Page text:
Today is the perfect day to talk about optional and symbolic ethnicities, terms Mary C. Waters, a Harvard sociology professor, discusses in “Ethnic Options: Choosing Identities in America.” St. Patrick’s Day is unusual among American holidays in that today huge numbers of people claim to be Irish, even if they don’t identify that way any other day of the year, and even if they don’t know if any of their ancestors were Irish.
Chances are if you’re a white American of European descent, you do have some Irish in you. I’ve been told several times my name sounds very Irish, although I point out my surname is of Scottish heritage. But one of Waters’ points is that as a white American, I have the option of identifying as Irish or Scottish — or German or Swedish or Polish — if I choose to. People of color generally don’t have that same freedom to don and shed ethnicities at will, which is another example of white privilege.
If a black man claims to be Irish, even if he has Irish ancestors, most people will regard him with skepticism. For that matter, even people of color born and raised in America often are asked to prove their “Americanness” because they don’t look like a “typical” American — i.e., white. If you don’t believe me, just scroll through the entries at Microaggressions. (You should really read the blog anyway because it’s awesome and a great how-to guide for how NOT to act.) Perfect strangers will ask a person with Asian features where he’s from and won’t accept “Pittsburgh” for an answer. The man could be a fourth-generation American, but the stranger expects an answer like South Korea, China, Thailand, etc.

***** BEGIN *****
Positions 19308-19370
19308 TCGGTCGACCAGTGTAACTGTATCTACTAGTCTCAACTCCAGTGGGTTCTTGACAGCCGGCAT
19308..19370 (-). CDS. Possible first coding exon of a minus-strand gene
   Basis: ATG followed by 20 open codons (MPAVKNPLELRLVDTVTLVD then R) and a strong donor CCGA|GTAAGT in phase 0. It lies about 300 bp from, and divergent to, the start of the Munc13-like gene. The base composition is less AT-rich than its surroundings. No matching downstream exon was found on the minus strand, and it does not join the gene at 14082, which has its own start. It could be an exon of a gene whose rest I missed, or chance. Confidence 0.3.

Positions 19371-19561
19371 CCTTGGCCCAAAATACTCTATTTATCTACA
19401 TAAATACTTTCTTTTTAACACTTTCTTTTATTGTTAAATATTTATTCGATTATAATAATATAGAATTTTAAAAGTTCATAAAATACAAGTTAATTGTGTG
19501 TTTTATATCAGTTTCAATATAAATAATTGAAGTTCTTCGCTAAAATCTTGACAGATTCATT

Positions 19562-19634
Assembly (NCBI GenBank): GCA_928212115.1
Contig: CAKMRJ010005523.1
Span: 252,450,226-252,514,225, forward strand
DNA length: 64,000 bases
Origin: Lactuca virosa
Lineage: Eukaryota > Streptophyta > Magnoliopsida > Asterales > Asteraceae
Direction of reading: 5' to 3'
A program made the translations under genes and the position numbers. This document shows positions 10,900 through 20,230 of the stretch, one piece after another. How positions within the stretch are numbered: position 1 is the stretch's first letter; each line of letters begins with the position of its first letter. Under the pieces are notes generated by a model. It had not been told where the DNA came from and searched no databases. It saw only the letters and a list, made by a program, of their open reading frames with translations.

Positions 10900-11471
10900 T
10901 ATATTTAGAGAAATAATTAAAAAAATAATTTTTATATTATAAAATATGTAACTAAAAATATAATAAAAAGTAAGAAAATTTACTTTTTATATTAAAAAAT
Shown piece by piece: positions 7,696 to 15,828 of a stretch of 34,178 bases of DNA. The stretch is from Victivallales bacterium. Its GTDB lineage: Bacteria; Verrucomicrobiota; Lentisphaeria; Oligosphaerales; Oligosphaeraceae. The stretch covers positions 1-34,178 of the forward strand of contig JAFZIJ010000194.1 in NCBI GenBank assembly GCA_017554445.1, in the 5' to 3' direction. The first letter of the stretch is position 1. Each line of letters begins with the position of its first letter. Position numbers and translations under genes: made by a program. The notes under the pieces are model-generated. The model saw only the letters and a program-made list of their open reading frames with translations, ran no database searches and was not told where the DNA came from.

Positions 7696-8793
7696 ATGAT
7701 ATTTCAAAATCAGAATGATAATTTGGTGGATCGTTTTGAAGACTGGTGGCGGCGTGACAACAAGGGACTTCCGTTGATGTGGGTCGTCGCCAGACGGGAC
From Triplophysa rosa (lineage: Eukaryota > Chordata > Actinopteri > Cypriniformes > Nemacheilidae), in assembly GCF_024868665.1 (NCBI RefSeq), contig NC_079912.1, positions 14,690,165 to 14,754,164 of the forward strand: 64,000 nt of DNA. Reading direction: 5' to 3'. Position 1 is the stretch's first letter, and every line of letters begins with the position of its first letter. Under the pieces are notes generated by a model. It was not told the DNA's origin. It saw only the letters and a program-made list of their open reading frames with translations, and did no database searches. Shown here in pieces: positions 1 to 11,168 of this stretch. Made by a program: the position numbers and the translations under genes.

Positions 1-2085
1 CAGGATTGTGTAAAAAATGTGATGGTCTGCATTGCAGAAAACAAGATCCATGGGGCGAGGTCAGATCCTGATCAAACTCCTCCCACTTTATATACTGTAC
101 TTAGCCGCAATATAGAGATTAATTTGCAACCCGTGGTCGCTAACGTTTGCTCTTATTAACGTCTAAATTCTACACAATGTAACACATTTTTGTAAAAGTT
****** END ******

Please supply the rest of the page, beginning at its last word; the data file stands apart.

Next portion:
Waters says symbolic ethnicity is a phrase coined by Herbert Gans “to refer to ethnicity that is individualistic in nature and without real social cost to the individual.” St. Patrick’s Day is an example:
An example of symbolic ethnicity is individuals who identify as Irish, for example, on occasions such as Saint Patrick’s Day, on family holidays, or for vacations. They do not usually belong to Irish American organizations, live in Irish neighborhoods, work in Irish jobs, or marry other Irish people. The symbolic meaning of being Irish American can be constructed by individuals from mass media images, family traditions, or other intermittent social activities. In other words, for later-generation White ethnics, ethnicity is not something that influences their lives unless they want it to.
Gwen Sharp wrote another good discussion about highlighting Irish ancestry here, about a judicial candidate in Las Vegas who put shamrocks on her campaign signs.
So on a day when everyone claims to be Irish, you can celebrate but don’t pretend to be Irish if you know you’re not. Or, if you do, acknowledge that privilege to yourself. For myself, I’ll wear green and wish others a happy St. Patrick’s Day, but I’m proud of my heritage the way it is.